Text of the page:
Statins are a common prescribed medication used to lower cholesterol and shrink plaques.3 However, very little is known about the responses of different types of plaques to the various types of medications currently available.

When evaluating the effects of therapy on plaques, the focus should be on assessing plaque tissue composition, inflammatory activity, and plaque burden assessment. Many medical imaging modalities, including X-ray, ultrasound, and computed tomography (CT) scans are capable of assessing the severity of atherosclerosis and studying the arterial walls. However, none of these imaging methods is capable of completely characterizing the composition of plaques.2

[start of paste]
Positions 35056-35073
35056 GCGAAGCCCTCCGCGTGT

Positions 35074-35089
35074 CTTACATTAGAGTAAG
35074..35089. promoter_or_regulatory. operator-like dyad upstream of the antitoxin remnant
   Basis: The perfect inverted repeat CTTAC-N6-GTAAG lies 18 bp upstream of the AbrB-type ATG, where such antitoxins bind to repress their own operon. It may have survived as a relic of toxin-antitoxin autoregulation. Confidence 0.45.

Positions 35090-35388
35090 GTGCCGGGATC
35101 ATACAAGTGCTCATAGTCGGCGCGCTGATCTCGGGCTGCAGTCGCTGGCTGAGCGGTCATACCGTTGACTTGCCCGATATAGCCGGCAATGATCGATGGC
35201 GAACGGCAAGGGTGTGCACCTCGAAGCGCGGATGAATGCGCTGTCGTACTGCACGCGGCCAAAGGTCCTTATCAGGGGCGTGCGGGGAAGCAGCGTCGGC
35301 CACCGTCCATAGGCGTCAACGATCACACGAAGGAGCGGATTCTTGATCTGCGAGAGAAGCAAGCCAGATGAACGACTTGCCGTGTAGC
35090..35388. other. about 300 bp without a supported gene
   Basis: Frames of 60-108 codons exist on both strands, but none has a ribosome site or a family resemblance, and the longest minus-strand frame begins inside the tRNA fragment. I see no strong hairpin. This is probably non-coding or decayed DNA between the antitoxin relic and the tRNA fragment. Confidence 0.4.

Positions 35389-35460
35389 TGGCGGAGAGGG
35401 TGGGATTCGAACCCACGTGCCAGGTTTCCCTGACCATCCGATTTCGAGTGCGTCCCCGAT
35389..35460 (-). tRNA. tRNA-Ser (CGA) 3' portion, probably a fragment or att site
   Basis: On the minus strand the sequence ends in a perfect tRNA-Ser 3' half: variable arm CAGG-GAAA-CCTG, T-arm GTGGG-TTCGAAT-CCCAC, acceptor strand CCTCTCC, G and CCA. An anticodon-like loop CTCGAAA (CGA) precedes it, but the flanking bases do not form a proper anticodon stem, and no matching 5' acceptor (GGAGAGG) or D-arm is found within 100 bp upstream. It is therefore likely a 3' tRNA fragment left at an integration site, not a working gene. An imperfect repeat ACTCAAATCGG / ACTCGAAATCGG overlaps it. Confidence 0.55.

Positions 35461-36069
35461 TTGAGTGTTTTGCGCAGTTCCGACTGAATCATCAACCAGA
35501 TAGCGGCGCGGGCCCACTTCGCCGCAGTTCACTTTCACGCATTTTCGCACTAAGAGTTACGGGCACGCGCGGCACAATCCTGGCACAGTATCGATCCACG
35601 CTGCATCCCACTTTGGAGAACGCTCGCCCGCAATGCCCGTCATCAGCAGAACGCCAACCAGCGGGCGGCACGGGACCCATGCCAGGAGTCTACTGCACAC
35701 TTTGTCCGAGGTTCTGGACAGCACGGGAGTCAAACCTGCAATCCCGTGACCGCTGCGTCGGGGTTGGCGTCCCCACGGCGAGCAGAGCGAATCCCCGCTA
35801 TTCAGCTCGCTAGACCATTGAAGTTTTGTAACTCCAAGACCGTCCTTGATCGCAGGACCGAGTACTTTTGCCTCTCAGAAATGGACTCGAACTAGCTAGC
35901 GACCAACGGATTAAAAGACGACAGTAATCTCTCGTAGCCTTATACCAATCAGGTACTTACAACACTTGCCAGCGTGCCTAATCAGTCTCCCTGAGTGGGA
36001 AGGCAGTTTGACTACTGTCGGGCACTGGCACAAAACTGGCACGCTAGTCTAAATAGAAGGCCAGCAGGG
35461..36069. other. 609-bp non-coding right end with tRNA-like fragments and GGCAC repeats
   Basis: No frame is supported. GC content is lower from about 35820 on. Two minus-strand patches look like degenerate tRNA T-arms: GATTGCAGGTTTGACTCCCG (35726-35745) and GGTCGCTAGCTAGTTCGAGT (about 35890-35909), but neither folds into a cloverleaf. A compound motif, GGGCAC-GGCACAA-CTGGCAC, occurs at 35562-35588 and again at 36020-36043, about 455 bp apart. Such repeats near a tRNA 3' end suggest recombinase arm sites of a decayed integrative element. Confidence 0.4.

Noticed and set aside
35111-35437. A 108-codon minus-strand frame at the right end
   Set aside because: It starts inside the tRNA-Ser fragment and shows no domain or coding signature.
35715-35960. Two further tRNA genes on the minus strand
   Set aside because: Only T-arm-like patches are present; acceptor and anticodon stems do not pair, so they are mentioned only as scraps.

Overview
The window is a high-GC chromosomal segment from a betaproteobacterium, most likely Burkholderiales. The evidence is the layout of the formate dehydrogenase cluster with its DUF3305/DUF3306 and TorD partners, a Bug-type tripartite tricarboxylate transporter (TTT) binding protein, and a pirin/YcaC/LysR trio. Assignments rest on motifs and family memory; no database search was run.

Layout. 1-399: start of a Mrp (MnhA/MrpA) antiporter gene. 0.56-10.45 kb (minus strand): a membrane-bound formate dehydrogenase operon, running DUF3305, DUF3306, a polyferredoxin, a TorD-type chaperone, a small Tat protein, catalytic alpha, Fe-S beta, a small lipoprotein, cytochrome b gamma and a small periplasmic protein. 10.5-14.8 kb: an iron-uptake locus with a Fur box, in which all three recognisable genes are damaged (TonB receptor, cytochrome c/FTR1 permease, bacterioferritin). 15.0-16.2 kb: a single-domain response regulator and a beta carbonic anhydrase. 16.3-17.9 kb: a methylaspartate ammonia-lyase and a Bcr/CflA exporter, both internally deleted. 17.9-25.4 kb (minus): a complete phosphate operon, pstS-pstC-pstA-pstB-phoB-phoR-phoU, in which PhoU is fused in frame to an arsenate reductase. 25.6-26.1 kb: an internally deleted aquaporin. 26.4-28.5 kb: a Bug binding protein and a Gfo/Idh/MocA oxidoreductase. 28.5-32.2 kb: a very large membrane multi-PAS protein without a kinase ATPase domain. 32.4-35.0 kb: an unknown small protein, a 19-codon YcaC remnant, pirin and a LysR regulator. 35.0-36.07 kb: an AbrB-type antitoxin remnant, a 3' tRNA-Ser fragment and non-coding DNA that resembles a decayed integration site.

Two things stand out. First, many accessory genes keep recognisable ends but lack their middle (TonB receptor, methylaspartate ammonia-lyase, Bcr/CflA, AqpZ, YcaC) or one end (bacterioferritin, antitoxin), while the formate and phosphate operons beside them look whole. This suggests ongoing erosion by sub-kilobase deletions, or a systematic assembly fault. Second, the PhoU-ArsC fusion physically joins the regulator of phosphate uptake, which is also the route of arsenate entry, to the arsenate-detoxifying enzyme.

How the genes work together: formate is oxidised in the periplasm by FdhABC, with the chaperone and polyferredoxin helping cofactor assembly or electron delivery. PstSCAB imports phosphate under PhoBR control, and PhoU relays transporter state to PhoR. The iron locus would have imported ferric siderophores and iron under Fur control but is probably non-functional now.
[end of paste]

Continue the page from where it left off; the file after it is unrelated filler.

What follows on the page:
Over the past decade, advancements in MRI technology have made it possible for radiologists to directly assess the composition of plaque tissue. Many studies have confirmed that MRI exhibits high contrast for internal plaque features, and that combined information from multiple contrast weightings is critical for distinguishing all plaque components.2

What’s the danger of plaque?

There are different types of plaque tissue composition, and not all plaques are equally dangerous. Some plaques in the artery wall grow to a certain size and then stop. This plaque does not block blood flow and may never cause any symptoms. In other cases, plaque can grow in a slow and controlled way into the path of blood flow. This will eventually cause significant blockages and typically manifests with pain in the chest or legs. The most dangerous plaques will rupture suddenly, allowing blood to clot inside an artery.

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The role of MRI in assessing plaque